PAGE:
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    [Show abstract] [Hide abstract] ABSTRACT: Recent cytogenetic and molecular investigations have improved our understanding of endometrial stromal tumors, including sarcomas (ESS), and helped redefine their classification into more pathogenetically meaningful categories. Since much more can be gained through such studies, we add information on another 22 ESS examined by karyotyping, PCR analysis, expression array analysis, and transcriptome sequencing. In spite of the known preference for certain pathogenetic pathways, we found considerable genetic heterogeneity in high-grade (HG) as well as in low-grade (LG) ESS. Not all HG tumors showed a YWHAE-NUTM chimeric transcript and as many as six LGESS showed no hitherto known ESS-related fusions. Among the transcripts identified by transcriptome sequencing and verified by Sanger sequencing, new variants of ZC3H7-BCOR and its reciprocal BCOR-ZC3H7 were identified as was involvement of the CREBBP and MLLT4 genes (both well known leukemia-related genes) in two new fusions. FISH analysis identified a known EPC1-PHF1 fusion which led to the identification of a new variant at the molecular level. The fact that around 70 genes were found differentially expressed, by microarray analysis, when comparing LGESS showing ESS-related fusions with LGESS without such transcripts, underscores the biochemical importance of the observed genetic heterogeneity and hints that new subgroups/entities in LGESS still remain undiscovered. This article is protected by copyright. All rights reserved.
    Full-text Article · May 2016 · Genes Chromosomes and Cancer
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    Dag Andre Nymoen · Ana Slipicevic · Arild Holth · [...] · Ben Davidson
    [Show abstract] [Hide abstract] ABSTRACT: The objective of this study was to analyze the clinical role of 9 miRNAs (miRs) previously found to be overexpressed in ovarian carcinoma effusions compared to primary ovarian carcinomas. High-grade serous carcinoma effusions (n=148) were analyzed for expression of miR-29a, miR-31, miR-99b, miR-182, miR-210, miR-221, miR-222, miR-224 and miR-342 using quantitative PCR. Expression levels were analyzed for association with clinicopathologic parameters and survival. miR-29a and miR-31 levels were further assessed for association with protein expression of their targets Stathmin and DNA methyltransferase-3A (DNMT3A) by immunohistochemistry and Western blotting, respectively. miRNA levels were unrelated to clinicopathologic parameters. However, higher miR-29a levels were significantly related to longer overall survival in univariate (p=0.007) and Cox multivariate survival analysis (p=0.045). miR-29a levels were inversely related to those of its target DNMT3A (p=0.048), and higher DNMT3A expression was significantly related to poor overall survival in univariate (p=0.03) and Cox multivariate (p=0.016) survival analysis. In contrast, miR-31 levels were directly related to cytoplasmic phospho-Stathmin expression (p=0.029) and unrelated to Stathmin and nuclear phospho-Stathmin, and both Stathmin and phospho-Stathmin expression was unrelated to survival. miR-29a and its target DNMT3A are novel candidate biomarkers of longer and shorter survival, respectively, in metastatic high-grade serous carcinoma.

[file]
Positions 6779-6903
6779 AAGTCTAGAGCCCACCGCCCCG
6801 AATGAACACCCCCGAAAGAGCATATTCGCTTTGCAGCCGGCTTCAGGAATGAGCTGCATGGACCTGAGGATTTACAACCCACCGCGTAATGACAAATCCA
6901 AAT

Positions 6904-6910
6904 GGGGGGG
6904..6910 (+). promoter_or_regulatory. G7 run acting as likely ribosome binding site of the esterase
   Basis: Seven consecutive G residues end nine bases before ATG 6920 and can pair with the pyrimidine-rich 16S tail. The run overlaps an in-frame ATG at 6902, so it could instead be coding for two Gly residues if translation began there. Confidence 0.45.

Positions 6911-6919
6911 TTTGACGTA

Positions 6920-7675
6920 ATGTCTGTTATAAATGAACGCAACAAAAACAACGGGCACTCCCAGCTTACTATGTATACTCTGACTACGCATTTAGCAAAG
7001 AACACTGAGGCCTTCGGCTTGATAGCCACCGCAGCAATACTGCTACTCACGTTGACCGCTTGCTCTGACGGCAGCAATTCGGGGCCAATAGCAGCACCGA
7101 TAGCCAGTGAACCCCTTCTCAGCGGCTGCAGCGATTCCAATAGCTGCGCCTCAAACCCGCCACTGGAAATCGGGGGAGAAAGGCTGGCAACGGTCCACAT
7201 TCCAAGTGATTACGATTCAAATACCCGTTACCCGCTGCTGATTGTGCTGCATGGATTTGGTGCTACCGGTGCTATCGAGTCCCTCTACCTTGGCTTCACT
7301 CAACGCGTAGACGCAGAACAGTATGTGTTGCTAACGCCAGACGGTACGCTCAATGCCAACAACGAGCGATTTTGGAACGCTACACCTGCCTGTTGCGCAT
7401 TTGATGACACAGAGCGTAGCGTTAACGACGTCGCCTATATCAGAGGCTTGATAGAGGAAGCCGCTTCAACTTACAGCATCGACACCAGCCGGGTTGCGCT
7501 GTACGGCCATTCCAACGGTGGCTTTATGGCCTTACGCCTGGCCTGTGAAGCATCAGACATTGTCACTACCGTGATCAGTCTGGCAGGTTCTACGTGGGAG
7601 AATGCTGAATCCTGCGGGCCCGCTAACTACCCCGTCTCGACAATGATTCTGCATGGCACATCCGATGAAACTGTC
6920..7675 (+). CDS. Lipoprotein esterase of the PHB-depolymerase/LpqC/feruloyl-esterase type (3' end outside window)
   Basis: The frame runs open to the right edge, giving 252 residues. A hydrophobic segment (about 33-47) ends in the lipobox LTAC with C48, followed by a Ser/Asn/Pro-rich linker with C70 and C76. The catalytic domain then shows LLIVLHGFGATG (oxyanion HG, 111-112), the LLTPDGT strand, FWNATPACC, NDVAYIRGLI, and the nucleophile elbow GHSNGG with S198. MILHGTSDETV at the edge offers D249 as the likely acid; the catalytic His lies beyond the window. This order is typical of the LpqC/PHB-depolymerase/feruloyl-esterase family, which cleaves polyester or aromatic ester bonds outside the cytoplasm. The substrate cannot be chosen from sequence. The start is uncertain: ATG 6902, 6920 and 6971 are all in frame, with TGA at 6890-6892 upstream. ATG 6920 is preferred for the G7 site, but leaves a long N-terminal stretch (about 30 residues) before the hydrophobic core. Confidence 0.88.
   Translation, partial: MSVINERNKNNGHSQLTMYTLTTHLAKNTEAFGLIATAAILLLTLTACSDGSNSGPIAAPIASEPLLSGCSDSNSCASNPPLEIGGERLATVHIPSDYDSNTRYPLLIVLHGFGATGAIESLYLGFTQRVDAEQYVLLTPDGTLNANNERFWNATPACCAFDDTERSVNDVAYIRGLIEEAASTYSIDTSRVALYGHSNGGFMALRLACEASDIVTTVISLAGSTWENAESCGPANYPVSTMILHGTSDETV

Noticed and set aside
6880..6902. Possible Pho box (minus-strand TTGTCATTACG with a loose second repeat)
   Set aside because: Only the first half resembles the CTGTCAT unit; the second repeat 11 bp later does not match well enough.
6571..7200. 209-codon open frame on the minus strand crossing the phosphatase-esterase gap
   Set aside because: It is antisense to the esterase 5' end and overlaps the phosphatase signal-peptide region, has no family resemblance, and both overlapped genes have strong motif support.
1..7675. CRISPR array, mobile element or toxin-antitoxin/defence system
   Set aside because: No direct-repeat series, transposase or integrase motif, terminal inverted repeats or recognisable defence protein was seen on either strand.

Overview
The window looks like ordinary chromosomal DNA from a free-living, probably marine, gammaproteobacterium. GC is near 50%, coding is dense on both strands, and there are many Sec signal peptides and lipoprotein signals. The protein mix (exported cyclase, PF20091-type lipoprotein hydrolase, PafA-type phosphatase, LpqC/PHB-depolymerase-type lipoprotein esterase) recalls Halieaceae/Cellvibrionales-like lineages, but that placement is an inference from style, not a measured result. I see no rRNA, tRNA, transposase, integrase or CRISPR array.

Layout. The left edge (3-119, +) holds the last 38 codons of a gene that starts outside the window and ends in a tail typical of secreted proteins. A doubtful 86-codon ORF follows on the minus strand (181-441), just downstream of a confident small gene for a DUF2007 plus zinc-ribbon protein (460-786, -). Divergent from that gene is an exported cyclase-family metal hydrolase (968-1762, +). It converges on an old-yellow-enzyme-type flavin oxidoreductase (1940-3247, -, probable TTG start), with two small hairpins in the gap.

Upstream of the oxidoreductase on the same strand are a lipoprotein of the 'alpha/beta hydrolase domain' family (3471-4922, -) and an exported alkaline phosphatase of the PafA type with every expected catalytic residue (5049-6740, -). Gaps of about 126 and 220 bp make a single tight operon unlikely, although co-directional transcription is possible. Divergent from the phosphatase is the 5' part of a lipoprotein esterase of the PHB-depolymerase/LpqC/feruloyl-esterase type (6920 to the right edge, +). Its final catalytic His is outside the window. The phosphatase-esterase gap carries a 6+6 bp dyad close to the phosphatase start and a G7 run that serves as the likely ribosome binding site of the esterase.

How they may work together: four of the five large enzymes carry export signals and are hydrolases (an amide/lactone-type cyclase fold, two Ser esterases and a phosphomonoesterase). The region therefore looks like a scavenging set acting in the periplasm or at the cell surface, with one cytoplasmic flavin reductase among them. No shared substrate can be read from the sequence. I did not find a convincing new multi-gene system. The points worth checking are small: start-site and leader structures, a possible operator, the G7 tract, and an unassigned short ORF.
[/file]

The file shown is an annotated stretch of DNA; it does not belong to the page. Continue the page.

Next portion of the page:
Full-text Article · Apr 2016 · Human pathology
  • Ben Davidson · Marna Lill Kjæreng · Mette Førsund · [...] · Vera Maria Abeler
    [Show abstract] [Hide abstract] ABSTRACT: Objectives: To analyze the clinical role of hormone receptors in a large uterine sarcomas series with long-term follow-up. Methods: Protein expression of estrogen receptor (ER) and progesterone receptor (PR) by immunohistochemistry was studied in tissue microarrays from 294 patients diagnosed with uterine sarcoma in Norway from 1970 to 2000 and analyzed for an association with clinicopathologic parameters and outcome. Results: ER and PR were detected in 136 of 291 and 184 of 291 tumors (three noninformative cases each), respectively. Expression was unrelated to histology, patient age, tumor diameter, the degree of atypia, the presence of necrosis or vascular invasion, or mitotic counts. ER and PR expression was unrelated to survival in the analysis of the entire cohort. When survival analysis was confined to stage I leiomyosarcoma (n = 147), higher PR score was significantly related to longer overall survival (OS) (P = .042). Clinicopathologic prognosticators in this group were age (P = .041), tumor diameter (P = .001), and mitotic count (P = .007), with a trend for atypia (P = .087). In Cox multivariate analysis, PR score (P = .019), tumor diameter (P = .013), and mitotic count (P = .002) were independent prognosticators of OS. Conclusions: Hormone receptor expression is not informative of outcome in the analysis of uterine sarcomas of all stages and histologic types. PR expression identifies patients with longer survival in stage I leiomyosarcoma.
    Article · Apr 2016 · American Journal of Clinical Pathology